Guatemala City in Municipality of Guatemala, Guatemala, Guatemala
The Mirador Canal
Reproducción a escala del "Canal Mirador" que corría, en dirección SE, muy cerca de donde usted se encuentra. Llevaba agua del Lago Miraflores hacia comunidades y campos de cultivo aledaños. Este canal contaba con compuertas de madera para controlar la velocidad y el volumen del líquido. Los antiguos mayas desarrollaron un complejo sistema hidráulico que les perimitía llevar agua a largas distancias, almacenarla y redistribuirla.
Scale Model of "Canal Mirador", it ran to the SE, very close from when you are right now. It delivered water from Lake Miraflores to nearby communities and agricultural fields. This canal had a sort of wodden sluice gates to control the speed and the volume of water. The Ancient Maya developed complex Hydraulic Systems that allowed them to conduct water through long distances and to store and redistribute water as well.
Erected by Museo Miraflores.
Location. 14° 37.222′ N, 90° 33.26′ W. Marker is in Guatemala City, Guatemala, in Municipality of Guatemala. Marker can be reached from 7a Calle. Touch for map. The marker is directly to the right of the entrance to the Museo Miraflores in Guatemala City. Marker is at or near this postal address: 7a Calle 21-55, Zona 11, Guatemala City, Guatemala 01011, Guatemala.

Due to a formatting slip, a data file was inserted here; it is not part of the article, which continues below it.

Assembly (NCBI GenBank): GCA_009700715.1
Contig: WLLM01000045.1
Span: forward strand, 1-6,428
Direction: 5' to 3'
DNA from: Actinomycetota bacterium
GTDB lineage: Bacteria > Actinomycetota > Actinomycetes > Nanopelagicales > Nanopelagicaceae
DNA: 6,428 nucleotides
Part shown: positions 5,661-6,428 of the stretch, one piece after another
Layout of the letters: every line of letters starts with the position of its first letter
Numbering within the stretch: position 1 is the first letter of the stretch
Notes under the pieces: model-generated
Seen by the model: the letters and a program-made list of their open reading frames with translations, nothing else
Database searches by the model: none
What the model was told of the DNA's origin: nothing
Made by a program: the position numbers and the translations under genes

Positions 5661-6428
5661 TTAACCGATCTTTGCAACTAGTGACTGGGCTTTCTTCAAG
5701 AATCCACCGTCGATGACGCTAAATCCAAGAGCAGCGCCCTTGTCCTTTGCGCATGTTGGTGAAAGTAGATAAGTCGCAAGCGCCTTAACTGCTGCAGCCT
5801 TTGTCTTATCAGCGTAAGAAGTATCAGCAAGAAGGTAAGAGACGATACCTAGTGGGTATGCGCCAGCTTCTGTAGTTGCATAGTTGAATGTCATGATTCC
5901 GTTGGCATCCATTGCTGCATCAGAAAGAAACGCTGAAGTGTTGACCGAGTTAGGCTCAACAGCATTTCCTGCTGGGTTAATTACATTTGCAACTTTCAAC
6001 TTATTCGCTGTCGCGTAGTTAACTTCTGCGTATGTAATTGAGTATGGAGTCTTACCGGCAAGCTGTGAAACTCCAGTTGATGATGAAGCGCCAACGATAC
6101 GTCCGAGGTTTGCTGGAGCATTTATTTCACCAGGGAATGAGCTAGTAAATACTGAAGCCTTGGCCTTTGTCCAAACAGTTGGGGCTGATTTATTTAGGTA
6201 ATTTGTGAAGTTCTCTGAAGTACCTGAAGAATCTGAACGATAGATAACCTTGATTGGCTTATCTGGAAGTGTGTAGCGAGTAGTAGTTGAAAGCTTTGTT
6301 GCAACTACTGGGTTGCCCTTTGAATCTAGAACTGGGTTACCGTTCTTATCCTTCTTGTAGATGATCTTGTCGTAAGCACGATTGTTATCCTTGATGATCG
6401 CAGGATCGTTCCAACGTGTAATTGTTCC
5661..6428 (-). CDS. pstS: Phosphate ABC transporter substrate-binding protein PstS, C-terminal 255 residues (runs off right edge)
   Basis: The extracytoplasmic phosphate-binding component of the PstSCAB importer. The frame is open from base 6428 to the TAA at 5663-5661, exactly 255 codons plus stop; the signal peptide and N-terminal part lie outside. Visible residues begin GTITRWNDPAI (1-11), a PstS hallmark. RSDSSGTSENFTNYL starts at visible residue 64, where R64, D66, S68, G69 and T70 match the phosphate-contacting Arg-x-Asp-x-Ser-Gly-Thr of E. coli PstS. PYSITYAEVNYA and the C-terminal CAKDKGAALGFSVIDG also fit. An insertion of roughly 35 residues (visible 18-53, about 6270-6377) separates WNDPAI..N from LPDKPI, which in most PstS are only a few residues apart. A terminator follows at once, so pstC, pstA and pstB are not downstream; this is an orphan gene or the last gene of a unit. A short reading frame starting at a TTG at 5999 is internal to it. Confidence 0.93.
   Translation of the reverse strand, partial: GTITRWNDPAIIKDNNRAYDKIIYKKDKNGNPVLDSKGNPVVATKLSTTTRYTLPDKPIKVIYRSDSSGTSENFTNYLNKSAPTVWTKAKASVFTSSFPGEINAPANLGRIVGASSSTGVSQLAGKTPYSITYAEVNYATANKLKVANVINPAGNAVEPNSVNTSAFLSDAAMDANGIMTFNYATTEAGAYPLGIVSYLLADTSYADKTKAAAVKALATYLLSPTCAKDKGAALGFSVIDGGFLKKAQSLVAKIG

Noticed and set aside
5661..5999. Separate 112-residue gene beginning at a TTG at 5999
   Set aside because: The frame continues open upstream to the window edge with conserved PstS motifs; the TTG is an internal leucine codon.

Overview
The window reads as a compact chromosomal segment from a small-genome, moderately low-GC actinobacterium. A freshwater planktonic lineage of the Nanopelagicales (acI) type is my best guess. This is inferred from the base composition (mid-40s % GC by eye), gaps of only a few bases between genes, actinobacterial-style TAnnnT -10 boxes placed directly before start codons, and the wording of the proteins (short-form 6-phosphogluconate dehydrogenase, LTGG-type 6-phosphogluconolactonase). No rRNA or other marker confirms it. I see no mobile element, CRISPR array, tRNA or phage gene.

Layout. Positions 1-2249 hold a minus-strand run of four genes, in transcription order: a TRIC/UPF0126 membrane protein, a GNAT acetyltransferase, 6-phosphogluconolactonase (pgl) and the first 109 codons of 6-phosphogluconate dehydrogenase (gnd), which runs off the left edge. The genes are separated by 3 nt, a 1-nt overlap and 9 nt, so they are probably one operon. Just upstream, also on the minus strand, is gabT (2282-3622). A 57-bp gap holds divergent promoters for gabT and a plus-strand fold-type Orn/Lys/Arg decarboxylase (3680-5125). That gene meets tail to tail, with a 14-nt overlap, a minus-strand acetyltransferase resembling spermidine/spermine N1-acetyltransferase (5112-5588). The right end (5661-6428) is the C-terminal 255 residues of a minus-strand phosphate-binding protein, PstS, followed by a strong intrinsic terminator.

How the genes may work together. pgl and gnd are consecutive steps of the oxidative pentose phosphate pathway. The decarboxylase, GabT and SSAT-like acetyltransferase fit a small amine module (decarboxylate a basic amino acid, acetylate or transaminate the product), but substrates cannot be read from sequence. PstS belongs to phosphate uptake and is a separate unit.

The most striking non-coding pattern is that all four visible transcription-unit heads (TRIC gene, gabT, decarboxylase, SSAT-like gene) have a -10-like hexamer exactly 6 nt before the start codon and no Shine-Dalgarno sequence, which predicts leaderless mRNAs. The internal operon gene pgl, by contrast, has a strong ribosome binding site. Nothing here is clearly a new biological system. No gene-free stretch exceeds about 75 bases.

Other nearby markers. Monuments in La Palangana (approx. 1.4 kilometers away); La Palangana Building Complex (approx. 1.4 kilometers away); The Acropolis at Kaminaljuyú (approx. 1.5 kilometers away); Ceremonial Area (approx. 1.5 kilometers away); 300th Anniversary of the Founding of the San Carlos University of Guatemala (approx. 3.6 kilometers away); Dr. Carlos Martínez Durán (approx. 3.6 kilometers away); Martyrs' Plaza of the University of San Carlos of Guatemala (approx. 3.6 kilometers away); Oliverio Castañeda de León (approx. 3.7 kilometers away). Touch for a list and map of all markers in Guatemala City.
Regarding The Mirador Canal. The Miraflores Museum opened in 2002 as a way to protect some of the last temple mounds of the Kaminaljuyu Mayan site in the midst of an area of rapid urban development. The museum contains close to 2,000 pieces related to Mayan history.
Categories. • Agriculture • Anthropology • Man-Made Features • Native Americans •
Credits. This page was last revised on August 20, 2017. This page originally submitted on March 29, 2016, by J. Makali Bruton of Querétaro, Mexico. This page has been viewed 198 times since then and 24 times this year. Photos: 1, 2, 3, 4. submitted on March 29, 2016, by J. Makali Bruton of Querétaro, Mexico.